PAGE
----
Bloody Movie may be a movie that some slasher fans have been trying to hunt down for a long time. Seems the title was given uniquely to the DVD release of a movie that was known as Terror Night when it was released in 1987. So, will it offer you a night of terror?
The initial plot of Bloody Movie sets up its most unique twist on the slasher genre. The mansion of a Hollywood legend known as Lance Hayward (John Ireland), once a huge silent film star, is about to be demolished, because Lance seems to have disappeared from the face of the planet. So, having said that, this movie focuses on old time cinema—the killer doesn't wear just one mask, but a variety of costumes once donned by the MIA Lance in his many films. And every time the killer strikes in a new costume, the movie cuts to real vintage footage of movies from the early 1900s. For instance, when the killer is disguised as a knight in armor, we are presented with a clip of a knight in a movie swinging his weapon in an old movie. I guess deciding if this concept enhances or hinders the murder sequences depends on your perspective. Personally, I found it as annoying as pop-up videos on VH-1.
Anyway, a group of very 80s looking kids sneaks into Lance's old mansion to explore, party, and…you know…have sex. And they all split up to find some privacy. And they all begin getting hacked up. And there's nudity when a couple of rockers in leather get wild on a canopy bed. There's also Aldo Ray playing the crazy old drunk man who runs around warning the foolish kids that they're all going to die tonight. And there's a fun little cast of has-been cameos, including Alan Hale (Gilligan's buddy the skipper), Dan Haggerty (bear buddy Grizzly Adams), and Cameron Mitchell. There's a good amount of gore, but the murders are not all that creative, and those vintage film clips really get in the way, so it's not exactly the most suspenseful horror movie you're going to see. So the only question is, who's doing all the killing? Is it indeed Lance Hayward? Is he a ghost, or an 80-year-old man wielding axes and other big weapons? The answer is not very clear in the end of this film—which pretty much peaks in the middle with a bunch of silly murdering antics, and then goes downhill as it concludes.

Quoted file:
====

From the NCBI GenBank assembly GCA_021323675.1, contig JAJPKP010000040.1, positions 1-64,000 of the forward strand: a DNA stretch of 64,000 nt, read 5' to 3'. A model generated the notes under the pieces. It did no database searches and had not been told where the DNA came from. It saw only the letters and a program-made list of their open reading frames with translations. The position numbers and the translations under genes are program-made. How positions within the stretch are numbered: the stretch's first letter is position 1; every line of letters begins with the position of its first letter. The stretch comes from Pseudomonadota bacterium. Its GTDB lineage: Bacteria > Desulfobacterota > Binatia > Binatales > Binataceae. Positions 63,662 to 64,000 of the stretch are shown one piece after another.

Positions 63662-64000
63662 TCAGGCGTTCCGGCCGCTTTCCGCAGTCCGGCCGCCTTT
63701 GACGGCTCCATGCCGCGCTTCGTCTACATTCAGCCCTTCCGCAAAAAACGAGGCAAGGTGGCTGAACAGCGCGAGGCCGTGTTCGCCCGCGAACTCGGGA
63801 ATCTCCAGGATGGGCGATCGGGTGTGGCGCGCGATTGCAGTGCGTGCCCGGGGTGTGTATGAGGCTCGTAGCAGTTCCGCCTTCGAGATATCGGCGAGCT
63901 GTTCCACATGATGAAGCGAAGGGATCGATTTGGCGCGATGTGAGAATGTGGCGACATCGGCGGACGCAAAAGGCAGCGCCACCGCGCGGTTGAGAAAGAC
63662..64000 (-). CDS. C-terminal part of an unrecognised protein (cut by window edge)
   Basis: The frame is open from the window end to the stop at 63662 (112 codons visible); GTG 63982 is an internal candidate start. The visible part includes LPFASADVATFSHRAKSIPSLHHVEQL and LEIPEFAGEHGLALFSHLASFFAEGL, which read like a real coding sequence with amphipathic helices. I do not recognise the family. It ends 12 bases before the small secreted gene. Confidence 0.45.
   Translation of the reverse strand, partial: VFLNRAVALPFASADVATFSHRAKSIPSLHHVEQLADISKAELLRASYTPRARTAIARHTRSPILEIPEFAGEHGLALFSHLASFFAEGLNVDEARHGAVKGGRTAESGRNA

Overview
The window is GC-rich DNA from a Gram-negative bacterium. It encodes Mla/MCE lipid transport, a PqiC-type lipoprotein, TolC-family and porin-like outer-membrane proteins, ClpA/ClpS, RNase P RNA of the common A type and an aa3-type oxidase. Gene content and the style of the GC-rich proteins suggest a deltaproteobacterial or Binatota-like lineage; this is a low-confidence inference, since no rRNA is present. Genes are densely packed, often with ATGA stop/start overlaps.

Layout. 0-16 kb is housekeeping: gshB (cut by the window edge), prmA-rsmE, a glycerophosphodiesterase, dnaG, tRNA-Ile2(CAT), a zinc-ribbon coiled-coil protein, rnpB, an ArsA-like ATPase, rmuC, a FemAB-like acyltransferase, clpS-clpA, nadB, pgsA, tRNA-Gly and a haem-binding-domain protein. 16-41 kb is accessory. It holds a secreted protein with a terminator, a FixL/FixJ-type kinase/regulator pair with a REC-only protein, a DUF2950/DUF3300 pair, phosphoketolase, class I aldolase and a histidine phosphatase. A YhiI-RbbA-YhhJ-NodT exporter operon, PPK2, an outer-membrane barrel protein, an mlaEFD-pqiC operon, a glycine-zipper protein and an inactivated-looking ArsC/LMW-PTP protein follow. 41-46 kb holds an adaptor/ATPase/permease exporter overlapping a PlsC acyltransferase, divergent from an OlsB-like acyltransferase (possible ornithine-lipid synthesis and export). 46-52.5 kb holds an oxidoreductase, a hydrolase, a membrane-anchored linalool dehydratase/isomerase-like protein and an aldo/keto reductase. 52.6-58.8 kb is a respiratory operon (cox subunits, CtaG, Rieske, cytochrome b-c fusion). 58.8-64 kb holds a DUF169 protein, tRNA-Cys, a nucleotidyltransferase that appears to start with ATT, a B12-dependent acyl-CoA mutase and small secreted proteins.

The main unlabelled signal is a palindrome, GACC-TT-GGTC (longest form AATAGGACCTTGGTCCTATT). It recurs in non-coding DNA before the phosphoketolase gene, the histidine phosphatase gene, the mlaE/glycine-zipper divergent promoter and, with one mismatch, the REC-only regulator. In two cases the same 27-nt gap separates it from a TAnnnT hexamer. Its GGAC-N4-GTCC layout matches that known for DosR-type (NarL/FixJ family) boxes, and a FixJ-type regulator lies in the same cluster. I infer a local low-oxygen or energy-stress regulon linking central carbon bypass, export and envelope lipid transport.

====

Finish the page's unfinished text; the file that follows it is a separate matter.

This is a full frame presentation, 1:33:1 aspect ratio. As for the quality, on the bright side, the flesh tones are quite natural, and the print itself is pretty clean, with only few specks (except for the vintage footage used, of course). The image itself is too bright for a horror movie, and the blacks are extremely gray. The picture is very soft due to edge enhancement, and there's also noticeable pixilation.
The 2.0 Mono audio track offers very clear sound, but at the same time, suffers from shrill highs and little presence of bass.
Not much here. As a standard practice, Retromedia includes their URL in the menu. Other than that, the only other extra is the "original 35mm trailer" as promised on the back of the DVD case. The sound quality of the trailer is very muffled.
Bloody Movie is a 1987 slasher that has been renamed from its original title, Terror Night. The change was a good idea, because the film definitely offers some blood, but no terror. With a storyline revolving around vintage movies and appearances by some recognizable has-beens, the film has more of a camp quality than horror. It's not the worst of the genre, but it's not the best. It's a bit simple and unexciting. As is the DVD release, which offers nothing extra other than a trailer for the film. Perhaps more cheesy extras would have made this obscure film seem more cultish.